Losers don’t vote – A guide to following some social-media enhanced election coverage

I shot the video of me
voting last week (or, if it’s illegal
to shoot such video, I found it
by the side of the road).

Of the 4 million registered voters in Tennessee, 1.5 million of us voted before the official election day. I was one of them. I don’t know who came up with early voting, but I salute them. The system is very accommodating — it starts 20 days before the election and lasts until 5 days before the election — and includes Saturday voting. During the early voting period, there are limited polling places and sometimes lines form, but the convenience far outweighs the hassles.

But still, there’s only one election day every four years. On the social media front, a lot has happened since the previous election, so there’s plenty of experimentation taking place this year. There are numerous ways to follow the activities, observations and reports of bloggers and users of Twitter, Flickr, YouTube and other platforms of self-expression. Here are just a few (and it will grow during the day on Tuesday):

electionbutton.jpg

A free cup of Joe the Coffee: If you haven’t done so already, go vote. Then go by any Starbucks and ask for a free cup of coffee. And then head over to Krispy Kreme and ask for a free donut. And then go to Ben & Jerrys and ask for free ice cream. No kidding. They’re all giving a way free stuff. Compare which line is longer.

WKRN’s Nashville is Talking & Nashville Post’s Post Politics:For my hometown friends, I recommend checking out what Christian Grantham, the blooger and Twitterist at WKRN’s Nashville is Talking, has mashed up on that site. There are several RSS-powered and API-enabled doo-dads that display on one page, lots of what Nashville’s talkeratis will be saying all Election Day. Also, as I’ve said before, the hardest working man in Nashville political coverage of the blogosphere is A. C. Kleinheider at NashvillePost.com’s Post Politics. [Later] I just noticed that the Nashville page of Outside.in is also doing a good job catching and displaying Nashville-related blog posts, news and photos.

Election.Twitter.com: If you want to get some form of Twitter vertigo, check out Election.Twitter.com, an animated scroll of “tweets” related to the election. It’s a rather fire-hose approach.

Google’s Election 2008 resources: Tired of just two candidates? Google.com/2008election treats candidates from third (fourth and fifth) parties with the same search-powered features as McCain and Obama. Starting at 6 p.m. Eastern, the same URL will become home to mash-up maps that display precinct-by-precint voting data.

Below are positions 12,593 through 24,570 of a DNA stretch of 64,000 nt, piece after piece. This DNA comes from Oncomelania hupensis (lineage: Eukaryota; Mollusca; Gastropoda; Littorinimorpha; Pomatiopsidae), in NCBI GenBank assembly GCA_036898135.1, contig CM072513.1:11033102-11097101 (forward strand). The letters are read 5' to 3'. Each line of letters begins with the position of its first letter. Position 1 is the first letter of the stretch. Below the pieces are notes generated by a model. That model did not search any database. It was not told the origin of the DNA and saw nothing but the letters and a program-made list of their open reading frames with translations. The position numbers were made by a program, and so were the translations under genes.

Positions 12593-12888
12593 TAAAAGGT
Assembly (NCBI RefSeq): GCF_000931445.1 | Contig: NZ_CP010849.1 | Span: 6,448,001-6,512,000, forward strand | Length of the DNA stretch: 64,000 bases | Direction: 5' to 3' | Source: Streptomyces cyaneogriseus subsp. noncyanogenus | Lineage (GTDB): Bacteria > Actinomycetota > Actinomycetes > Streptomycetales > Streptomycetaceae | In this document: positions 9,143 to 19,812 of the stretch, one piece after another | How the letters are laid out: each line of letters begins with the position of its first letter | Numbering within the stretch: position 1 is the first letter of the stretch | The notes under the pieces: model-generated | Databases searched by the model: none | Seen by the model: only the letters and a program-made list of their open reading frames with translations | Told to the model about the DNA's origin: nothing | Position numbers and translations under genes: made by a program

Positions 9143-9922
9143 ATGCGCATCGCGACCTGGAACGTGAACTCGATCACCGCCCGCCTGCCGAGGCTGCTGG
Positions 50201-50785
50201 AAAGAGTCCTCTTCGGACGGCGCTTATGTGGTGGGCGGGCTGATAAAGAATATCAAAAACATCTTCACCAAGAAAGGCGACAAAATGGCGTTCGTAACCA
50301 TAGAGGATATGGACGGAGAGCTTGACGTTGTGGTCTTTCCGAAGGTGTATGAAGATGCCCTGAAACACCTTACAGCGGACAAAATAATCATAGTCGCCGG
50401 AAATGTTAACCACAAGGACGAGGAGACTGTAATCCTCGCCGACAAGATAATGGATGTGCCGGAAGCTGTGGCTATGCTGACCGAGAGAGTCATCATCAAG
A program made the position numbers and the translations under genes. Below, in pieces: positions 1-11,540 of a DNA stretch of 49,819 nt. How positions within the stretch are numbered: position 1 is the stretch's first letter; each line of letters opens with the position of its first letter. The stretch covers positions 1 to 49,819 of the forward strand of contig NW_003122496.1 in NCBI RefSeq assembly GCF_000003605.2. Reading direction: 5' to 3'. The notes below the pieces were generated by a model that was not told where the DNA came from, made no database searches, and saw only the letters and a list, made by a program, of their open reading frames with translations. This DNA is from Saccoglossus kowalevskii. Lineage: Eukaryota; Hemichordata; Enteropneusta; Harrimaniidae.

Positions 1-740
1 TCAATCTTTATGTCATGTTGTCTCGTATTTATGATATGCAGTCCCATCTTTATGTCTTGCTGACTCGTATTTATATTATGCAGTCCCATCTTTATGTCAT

YouTube’s Video Your Vote page: Upload a video of your voting experience to YouTube’s Video Your Vote page.

Twitter Voter Report: Having problems voting? Via Twitter, report them here.

Memeorandum: Want to know what the political-bloggers are discussing? The “Techmeme” of politics is Memeorandum. (However, I’ve been a fan and friend of its founder Gabe Rivera for long enough to realize that Techmeme is the “Memeorandum of technology,” rather than the other way around.)

This list will continue to grow.

  • Bill Hudgins

    The offers of free coffee, etc. in exchange for voting are illegal.

  • Bill, you will notice I did not say that you had to tell them you have voted to get the free stuff. I believe they’ve all changed their promotion to comply with the law.

  • I am seeing an amazing BURST of activity around the election over the past two months from amongst my 30-something and 40-something aged cohorts on facebook. It started just with people trading article links, funny videos and quips about the election but then a weird thing started happening — the increased activity fed on itself and everybody is posting more about everything, kids out for Halloween pictures, links on all manner of topics, holiday planning for turkey day etc. I wonder if it’s a permanent uptick, like people figured out the value of FB from following the election and now they’ll keep on keeping on.

  • Aaron, interesting observation. I think that a greater percentage of high school and college students have been captivated by this election because they believe (frankly, as do I) they are participating in something historic. Facebook is how they do everything, so I guess it’s not surprise they’d use it to express their excitement about this particular political moment. As for those in the 30-40 crowd, I find your observation interesting. Has this campaign become a “gateway” experience for them? Will whatever motivated them to finally do something “social” online related to the election carry over into other forms of expression? Now that you put it that way, I think it might. I hope so.